May you be blessed and protected by our loving God. Adored and Loved Be Jesus. In St. Viator and Fr. Querbes,

Rev. Thomas R. von Behren, CSV Provincial

Celebrating 50 years of Ministry in Nevada Forty-eight Viatorians, former Viatorians, and Associates from around the country attended a weekend of celebration in Las Vegas commemorating the 50 years that the Clerics of St. Viator have served the people of Nevada. The dinner at Palace Station Hotel on Saturday, September 17 brought many happy moments to remember. More than 400 people who serve, have served with, or been taught by Viatorians attended the dinner. Thanks to the planning committee under the leadership of Viatorian Associate, Marie Feeney, everyone had a great time with many good laughs and “Do you remember. . .” stories. John Mowbray, whose grandparents on the Hammes side of the family were most instrumental in bringing the Viatorians to Nevada, was emcee for the evening. The Most Reverend Joseph Pepe, Bishop of Las Vegas, thanked the Viatorians for the contributions to the religious life of the people of the dioceses of Reno and Las Vegas. Connie and Chuck Gerber who spent 40 years of their lives at Bishop Gorman High School had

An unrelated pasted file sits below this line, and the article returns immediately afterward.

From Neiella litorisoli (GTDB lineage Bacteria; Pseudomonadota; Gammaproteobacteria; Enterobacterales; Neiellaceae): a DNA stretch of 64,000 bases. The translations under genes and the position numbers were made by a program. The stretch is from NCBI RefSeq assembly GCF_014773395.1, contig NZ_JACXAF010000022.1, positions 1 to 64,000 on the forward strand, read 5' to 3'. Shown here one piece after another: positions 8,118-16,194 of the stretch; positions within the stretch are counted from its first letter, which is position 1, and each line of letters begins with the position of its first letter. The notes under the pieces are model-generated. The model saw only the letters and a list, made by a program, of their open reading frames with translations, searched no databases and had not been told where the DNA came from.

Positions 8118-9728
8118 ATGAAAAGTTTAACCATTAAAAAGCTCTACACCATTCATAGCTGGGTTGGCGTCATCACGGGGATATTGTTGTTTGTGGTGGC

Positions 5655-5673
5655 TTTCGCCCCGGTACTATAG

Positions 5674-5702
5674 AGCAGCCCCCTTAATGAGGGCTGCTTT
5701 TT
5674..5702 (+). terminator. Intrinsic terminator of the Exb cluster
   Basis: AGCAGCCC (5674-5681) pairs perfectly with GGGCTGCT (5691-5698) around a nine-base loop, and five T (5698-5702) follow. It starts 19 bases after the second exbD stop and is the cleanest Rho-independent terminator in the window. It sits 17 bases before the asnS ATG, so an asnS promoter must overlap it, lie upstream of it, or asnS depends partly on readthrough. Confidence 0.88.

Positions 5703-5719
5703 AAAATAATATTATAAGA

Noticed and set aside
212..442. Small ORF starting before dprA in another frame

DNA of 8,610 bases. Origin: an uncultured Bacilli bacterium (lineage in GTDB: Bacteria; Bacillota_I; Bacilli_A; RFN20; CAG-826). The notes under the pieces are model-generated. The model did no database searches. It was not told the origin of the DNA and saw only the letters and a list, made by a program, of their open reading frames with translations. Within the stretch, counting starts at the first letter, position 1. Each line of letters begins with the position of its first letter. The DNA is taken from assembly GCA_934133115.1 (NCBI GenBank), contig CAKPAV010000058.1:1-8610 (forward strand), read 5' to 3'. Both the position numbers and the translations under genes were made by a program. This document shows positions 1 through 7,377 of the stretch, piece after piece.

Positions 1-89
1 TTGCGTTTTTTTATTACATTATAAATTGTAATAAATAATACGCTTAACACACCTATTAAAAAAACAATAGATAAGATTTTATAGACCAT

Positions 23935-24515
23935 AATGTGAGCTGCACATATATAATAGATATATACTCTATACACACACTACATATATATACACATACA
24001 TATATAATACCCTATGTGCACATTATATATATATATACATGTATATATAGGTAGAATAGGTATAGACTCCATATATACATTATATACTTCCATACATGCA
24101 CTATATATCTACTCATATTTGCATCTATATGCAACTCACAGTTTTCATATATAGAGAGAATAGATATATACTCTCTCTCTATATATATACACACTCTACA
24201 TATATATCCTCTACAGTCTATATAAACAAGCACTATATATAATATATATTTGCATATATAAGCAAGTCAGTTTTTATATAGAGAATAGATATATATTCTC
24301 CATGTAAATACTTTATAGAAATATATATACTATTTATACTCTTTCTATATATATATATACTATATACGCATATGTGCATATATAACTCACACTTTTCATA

good stories to entertain the smiling crowd. The Viatorians who spoke of their special memories were Fathers Frank White, Ed Anderson, Charles Bolser, and Dan Nolan. Fr. Tom von Behren, Provincial of the Clerics of St. Viator and past president of Bishop Gorman High School, thanked the anniversary committee and all who were in attendance for a wonderful evening. The unique program book, “Celebrating 50 years in Nevada!” contained, in addition to significant histories, the photographs of all 106 Viatorians and former Viatorians who ministered in Nevada between 1954 and 2005. Cliff Klinkhammer and friends put together a display of Gorman history with photos, memorabilia, and yearbooks that were viewed at the dinner and the reception after the Mass. A large crowd of friends of the Viatorians gathered for a Mass of Thanksgiving at 2:00 PM the following day, Sunday, September 18 at St. Viator Church. Bishop Pepe presided and Fr. Ed Anderson was homilist for the liturgy. Twenty-five Viatorian priests and ten priests of the Diocese of Las Vegas concelebrated the Mass. Seven Viatorian Brothers also participated in the liturgy, in addition to four choirs, one from each of the